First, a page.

The son of Zürich clergyman Johann Heinrich Heidegger, Johann Jacob Heidegger came to England in 1708 as a Swiss negotiator. He failed in his undertaking, and was involved in difficulties. So he entered as a private in the Guards, and afterwards became influential in the management of the opera. In 1709 he made five hundred guineas by furnishing the spectacle for Motteux's opera Tomyris, Queen of Scythia.
From 1710 on, as part of a new commercial public entertainment, he promoted masquerade balls at the Haymarket Theatre. The fashionable world of London was enthusiastic about it and called Heidegger 'the Swiss Count'. Though moralists protested and clergymen preached against such activities, the carnivalesque phenomenon became a trend throughout 18th-century London. In 1724, William Hogarth published a satire on Heidegger in his print, Masquerades and Operas. By that time, masquerades were equally reputed for their great popularity and immoral influences. Indeed, much of the occasion's popularity resulted from the aura of sexual danger and mystery, as women of pleasure were also constantly present.
In 1727, during the coronation of King George II in Westminster Hall, he provided a spectacle of lighting 1800 candles in under three minutes. He had used a burnable connector that ran from candle to candle. According to the poet Thomas Gray, the Queen and her ladies "were in no small terror" as trains of flax were set alight and flames ran swiftly from candle to candle. The expiring flax fell in large flakes upon the heads of those beneath but, fortunately, did no harm.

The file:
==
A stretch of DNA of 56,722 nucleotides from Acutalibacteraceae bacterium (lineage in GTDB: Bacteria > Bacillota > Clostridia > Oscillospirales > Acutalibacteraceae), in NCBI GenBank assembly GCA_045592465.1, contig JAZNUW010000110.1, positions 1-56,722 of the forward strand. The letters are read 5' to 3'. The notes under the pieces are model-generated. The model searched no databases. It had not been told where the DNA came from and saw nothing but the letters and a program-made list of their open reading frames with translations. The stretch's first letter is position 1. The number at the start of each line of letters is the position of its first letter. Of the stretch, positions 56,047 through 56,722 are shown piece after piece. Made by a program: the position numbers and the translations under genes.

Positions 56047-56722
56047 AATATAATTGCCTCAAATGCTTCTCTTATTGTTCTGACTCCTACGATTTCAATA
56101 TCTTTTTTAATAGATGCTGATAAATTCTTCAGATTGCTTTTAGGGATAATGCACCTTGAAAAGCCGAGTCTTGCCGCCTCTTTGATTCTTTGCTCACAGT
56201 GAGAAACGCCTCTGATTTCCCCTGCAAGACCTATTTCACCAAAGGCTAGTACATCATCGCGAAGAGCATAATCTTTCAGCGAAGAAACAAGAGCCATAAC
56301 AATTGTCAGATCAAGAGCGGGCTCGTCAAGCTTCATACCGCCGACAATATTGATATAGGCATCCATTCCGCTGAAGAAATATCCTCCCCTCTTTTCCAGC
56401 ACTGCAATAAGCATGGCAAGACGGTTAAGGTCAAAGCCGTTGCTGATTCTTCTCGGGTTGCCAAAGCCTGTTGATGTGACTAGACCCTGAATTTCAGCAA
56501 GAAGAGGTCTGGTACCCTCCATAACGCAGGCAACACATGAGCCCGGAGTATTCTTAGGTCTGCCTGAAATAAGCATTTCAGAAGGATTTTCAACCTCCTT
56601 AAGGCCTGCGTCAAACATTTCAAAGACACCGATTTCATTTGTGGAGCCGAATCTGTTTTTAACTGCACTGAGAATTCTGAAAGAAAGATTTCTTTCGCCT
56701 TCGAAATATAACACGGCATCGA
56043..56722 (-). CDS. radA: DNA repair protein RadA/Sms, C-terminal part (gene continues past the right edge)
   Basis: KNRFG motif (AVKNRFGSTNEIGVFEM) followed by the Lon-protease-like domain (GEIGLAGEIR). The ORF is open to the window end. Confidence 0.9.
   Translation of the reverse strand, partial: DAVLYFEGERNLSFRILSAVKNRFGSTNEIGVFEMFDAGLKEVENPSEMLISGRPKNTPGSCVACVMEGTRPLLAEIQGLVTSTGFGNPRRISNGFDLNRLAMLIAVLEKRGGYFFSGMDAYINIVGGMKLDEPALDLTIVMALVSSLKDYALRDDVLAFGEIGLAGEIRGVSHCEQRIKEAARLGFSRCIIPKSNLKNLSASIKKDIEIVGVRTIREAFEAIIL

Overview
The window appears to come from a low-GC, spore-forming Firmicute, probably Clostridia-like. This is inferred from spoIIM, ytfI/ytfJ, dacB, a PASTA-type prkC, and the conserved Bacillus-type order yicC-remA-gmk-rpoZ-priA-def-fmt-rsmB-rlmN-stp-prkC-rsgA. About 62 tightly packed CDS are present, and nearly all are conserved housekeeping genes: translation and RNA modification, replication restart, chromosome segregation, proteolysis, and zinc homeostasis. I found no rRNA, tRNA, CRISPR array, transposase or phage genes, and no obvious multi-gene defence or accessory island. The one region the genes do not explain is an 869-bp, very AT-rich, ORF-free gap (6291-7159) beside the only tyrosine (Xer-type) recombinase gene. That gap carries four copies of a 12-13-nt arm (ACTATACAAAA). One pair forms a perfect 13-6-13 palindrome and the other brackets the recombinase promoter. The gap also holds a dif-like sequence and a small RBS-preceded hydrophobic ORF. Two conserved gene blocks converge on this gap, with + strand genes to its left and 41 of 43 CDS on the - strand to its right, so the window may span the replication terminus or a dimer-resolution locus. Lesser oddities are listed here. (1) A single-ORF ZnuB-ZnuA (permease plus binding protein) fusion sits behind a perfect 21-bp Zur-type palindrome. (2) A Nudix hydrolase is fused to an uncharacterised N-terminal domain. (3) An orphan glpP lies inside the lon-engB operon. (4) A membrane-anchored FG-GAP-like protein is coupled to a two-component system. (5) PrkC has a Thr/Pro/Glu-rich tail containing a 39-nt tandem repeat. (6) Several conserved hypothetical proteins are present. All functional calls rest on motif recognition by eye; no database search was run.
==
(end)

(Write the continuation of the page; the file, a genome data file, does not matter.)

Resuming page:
In 1728 Heidegger was called in to nurse the Opera, which throve by his bold puffing. In 1729 Handel and Heidegger were permitted to produce operas at the King's Theatre by The Royal Academy in London. "I was born," Heidegger himself said, "a Swiss, and came to England without a farthing, where I have found means to gain 5000 a year, — and to spend it. Now I defy the ablest Englishman to go to Switzerland and either gain that income or spend it there."